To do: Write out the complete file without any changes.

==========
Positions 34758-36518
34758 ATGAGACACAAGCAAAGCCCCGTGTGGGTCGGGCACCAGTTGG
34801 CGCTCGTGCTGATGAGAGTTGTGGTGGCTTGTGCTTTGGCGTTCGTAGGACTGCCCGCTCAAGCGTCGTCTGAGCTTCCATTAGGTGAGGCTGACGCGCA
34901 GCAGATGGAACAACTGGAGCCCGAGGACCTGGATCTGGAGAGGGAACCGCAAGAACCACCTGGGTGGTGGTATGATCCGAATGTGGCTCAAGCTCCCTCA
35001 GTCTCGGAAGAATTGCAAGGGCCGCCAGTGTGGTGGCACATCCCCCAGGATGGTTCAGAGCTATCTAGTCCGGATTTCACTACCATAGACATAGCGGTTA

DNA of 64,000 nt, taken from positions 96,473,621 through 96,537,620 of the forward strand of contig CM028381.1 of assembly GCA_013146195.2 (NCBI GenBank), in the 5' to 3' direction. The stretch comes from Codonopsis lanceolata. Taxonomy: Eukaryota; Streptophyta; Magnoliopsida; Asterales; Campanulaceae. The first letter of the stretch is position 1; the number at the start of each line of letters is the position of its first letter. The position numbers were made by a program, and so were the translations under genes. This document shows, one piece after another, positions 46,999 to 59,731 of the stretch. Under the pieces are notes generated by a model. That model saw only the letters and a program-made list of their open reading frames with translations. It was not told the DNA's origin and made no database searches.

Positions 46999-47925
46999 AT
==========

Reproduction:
Positions 34758-36518
34758 ATGAGACACAAGCAAAGCCCCGTGTGGGTCGGGCACCAGTTGG
34801 CGCTCGTGCTGATGAGAGTTGTGGTGGCTTGTGCTTTGGCGTTCGTAGGACTGCCCGCTCAAGCGTCGTCTGAGCTTCCATTAGGTGAGGCTGACGCGCA
34901 GCAGATGGAACAACTGGAGCCCGAGGACCTGGATCTGGAGAGGGAACCGCAAGAACCACCTGGGTGGTGGTATGATCCGAATGTGGCTCAAGCTCCCTCA
35001 GTCTCGGAAGAATTGCAAGGGCCGCCAGTGTGGTGGCACATCCCCCAGGATGGTTCAGAGCTATCTAGTCCGGATTTCACTACCATAGACATAGCGGTTA

DNA of 64,000 nt, taken from positions 96,473,621 through 96,537,620 of the forward strand of contig CM028381.1 of assembly GCA_013146195.2 (NCBI GenBank), in the 5' to 3' direction. The stretch comes from Codonopsis lanceolata. Taxonomy: Eukaryota; Streptophyta; Magnoliopsida; Asterales; Campanulaceae. The first letter of the stretch is position 1; the number at the start of each line of letters is the position of its first letter. The position numbers were made by a program, and so were the translations under genes. This document shows, one piece after another, positions 46,999 to 59,731 of the stretch. Under the pieces are notes generated by a model. That model saw only the letters and a program-made list of their open reading frames with translations. It was not told the DNA's origin and made no database searches.

Positions 46999-47925
46999 AT